Bike sharing is a new phenomenon in the United States that has its roots in Europe and in a city that is legendary for its canals and its bicycle culture Amsterdam. Modern bike sharing got its start in the Dutch capital in 1965 has since evolved into a world wide trend since.
Find out now: Is it better for you to buy or rent a home?
Bike sharing programs are currently on operation on every continent, including Antarctica where the Australian Antarctic Division provides bicycles for use around their station. As of June 2013 there are more than 30 bike active bike sharing programs in the U.S. with more than 70 in varying stages of development or deployment.
Over the past couple of years, I’ve become reacquainted with a former love, the bicycle thanks to my wife who is an avid spinner (indoor cycling as a workout). Her need to pump the pedals so to speak is epic and reaches well beyond the confines of the gym to the streets and trails of almost anywhere we are. Her obsession has become a passion we now share.
Traveling with bicycles is not always practical or possible as was the case for us last year when we returned from a cruise to the port of Miami and stayed in SouthBeach for a few days. We settled into our room and of course the first thing my wife did was Google bike rentals and right on the top of the list was something called DecoBike. Their map showed three locations within two blocks of our hotel, so we checked them out.
So What Exactly is DecoBike?
That’s the question that is asked on the their website which is quickly and concisely answered as the official city of Miami Beach bike sharing and rental program. It turns out that DecoBike is really a network of bicycle vending machines strategically placed throughout Miami Beach. DecoBike machines dispense and track 1,000 custom bikes. The process of checking out a bike is amazingly simple and quick. Swipe a credit debit card, punch in the number of the bike you want to rent and how long you want it for (30 minute increments) and go.
As far as I am concerned the best way to explore a city is on the ground, on foot or on a bike rather than in a car or bus, the virtues of which are another story. Over the next couple of days we rented from DecoBike several times and at first were surprised at just how popular the bikes were since we sometimes had to go to two or three kiosks to find an available bike.
Not Just for Tourists
Late one afternoon we went to the closest kiosk to check out a couple of bikes to for a ride over to Lincoln Road for shopping and dinner and there was just one bike available. So we took that one and I walked while my wife rode to the next kiosk to find a bike for me. This second kiosk was empty and as we were deciding which one to try next a guy in the hallmark checkered pants someone who works in a restaurant kitchen rode up and returned his bike.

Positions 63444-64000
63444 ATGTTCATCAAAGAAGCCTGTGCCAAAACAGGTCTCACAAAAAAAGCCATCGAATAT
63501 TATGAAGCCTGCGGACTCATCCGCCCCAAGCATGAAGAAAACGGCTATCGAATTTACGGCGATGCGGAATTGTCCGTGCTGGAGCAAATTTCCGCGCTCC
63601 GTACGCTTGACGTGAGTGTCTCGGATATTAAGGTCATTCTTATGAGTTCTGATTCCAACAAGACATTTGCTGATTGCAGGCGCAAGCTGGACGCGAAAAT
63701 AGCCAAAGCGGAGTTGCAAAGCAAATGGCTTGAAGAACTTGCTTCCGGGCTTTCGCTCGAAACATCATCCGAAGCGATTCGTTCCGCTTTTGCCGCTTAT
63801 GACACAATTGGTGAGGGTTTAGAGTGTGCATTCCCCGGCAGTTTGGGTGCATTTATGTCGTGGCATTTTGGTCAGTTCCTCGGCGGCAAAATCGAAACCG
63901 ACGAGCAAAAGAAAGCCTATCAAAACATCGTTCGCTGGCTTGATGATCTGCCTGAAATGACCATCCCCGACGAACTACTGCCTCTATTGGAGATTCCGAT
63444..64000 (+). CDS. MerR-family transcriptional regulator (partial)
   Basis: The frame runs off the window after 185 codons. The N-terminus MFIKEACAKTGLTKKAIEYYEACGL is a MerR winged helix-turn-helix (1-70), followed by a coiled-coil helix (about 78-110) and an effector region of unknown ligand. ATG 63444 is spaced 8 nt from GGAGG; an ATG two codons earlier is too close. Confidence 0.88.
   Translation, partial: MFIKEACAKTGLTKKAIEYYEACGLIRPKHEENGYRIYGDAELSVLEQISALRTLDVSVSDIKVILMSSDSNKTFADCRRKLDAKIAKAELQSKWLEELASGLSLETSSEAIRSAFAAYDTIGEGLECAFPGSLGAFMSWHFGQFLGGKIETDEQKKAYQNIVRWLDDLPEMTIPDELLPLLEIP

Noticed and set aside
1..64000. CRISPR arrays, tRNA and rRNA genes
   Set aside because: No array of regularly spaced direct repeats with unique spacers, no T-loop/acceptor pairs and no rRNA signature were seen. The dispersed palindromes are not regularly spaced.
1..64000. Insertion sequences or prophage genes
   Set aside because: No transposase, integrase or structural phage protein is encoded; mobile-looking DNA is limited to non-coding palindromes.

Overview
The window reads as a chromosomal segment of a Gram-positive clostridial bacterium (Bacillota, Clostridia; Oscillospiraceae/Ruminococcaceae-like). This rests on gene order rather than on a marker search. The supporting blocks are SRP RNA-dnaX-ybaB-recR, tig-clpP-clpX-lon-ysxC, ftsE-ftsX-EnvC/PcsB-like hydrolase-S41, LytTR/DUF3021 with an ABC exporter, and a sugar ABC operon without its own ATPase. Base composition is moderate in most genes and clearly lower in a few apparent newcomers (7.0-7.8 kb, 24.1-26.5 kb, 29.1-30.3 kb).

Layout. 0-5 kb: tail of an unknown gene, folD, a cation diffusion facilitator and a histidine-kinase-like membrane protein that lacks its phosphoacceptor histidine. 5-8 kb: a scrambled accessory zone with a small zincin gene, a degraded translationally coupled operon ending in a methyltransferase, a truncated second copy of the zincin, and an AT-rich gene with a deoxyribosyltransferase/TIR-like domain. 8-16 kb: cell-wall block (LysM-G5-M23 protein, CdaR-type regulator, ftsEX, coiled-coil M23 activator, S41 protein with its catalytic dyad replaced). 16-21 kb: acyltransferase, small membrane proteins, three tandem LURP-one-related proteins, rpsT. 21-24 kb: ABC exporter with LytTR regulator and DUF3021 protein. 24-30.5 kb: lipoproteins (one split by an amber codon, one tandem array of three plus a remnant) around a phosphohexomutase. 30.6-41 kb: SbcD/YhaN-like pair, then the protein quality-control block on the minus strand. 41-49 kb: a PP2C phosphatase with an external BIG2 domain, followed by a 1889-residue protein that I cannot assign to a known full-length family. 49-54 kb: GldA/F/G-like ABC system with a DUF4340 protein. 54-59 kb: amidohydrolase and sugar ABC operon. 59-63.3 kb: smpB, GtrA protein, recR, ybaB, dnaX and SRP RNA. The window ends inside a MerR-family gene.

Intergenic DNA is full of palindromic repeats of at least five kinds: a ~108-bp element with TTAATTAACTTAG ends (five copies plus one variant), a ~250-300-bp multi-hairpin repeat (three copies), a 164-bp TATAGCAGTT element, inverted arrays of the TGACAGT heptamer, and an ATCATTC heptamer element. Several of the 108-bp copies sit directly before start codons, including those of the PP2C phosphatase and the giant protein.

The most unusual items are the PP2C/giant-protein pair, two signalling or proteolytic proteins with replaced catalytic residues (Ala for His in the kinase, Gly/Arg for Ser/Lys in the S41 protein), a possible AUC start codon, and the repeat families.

Clearly not a tourist we chatted while he returned his bike. It turns out Matt was in fact a line cook at an upscale restaurant who was able to afford living by the beach by not having a car. He worked a couple of miles away or about a 35 minute walk, a twenty minute bus ride or about 10 minutes away by bike.
For Matt DecoBike was perfect they had a plan that included unlimited 30 minute rides for just $15 a month. Cheaper and faster than the bus not to mention a car DecoBike it turns out is not just a touristy gimmick but a very real transportation resource for residents.
Third Time is the Charm
Most bike sharing programs in the U.S. are third generation programs which means the kiosks are digital and accept credit or debit cards as well as pre-paid monthly passes. Kiosks allow users to report problems such as bike that are in need of repair which is then transmitted to a dispatcher who assigns a technician to repair the bike.
DecoBike is not unique in the approach that hooked Matt in Miami Beach. All of the bike share programs I’ve looked at for this story operate in much the same way as DecoBike where a subscription or membership entitles the rider to an unlimited number of 30 – 60 minute rentals for a flat monthly or annual fee.
DecoBike is perhaps the most expensive of the bike share programs. At $15 a month they lack an annual plan.
|Denver, CO||Denver Bicycle||$80 per year|
|Twin Cities, MN||Nice Ride Minnesota||$65 per year|
|Washington, DC||Capital Bikeshare||$75 per year|
|Salt Lake City, UT||Green Bike||$75 per year|
|Charlotte, SC||Charlotte Bicycle||$65 per year|
|Honolulu, HI||Hawaii Bicycle||$50 per year|
The chart above is not exhaustive by any means and a more complete map of available bike share programs can be found online.
I am going to single out what as far as I can tell is the largest bike share program in the U.S. with 10,000 bikes spread across 600 locations New York’s CitiBike program offers unlimited 45 minute trips for just $95. per year.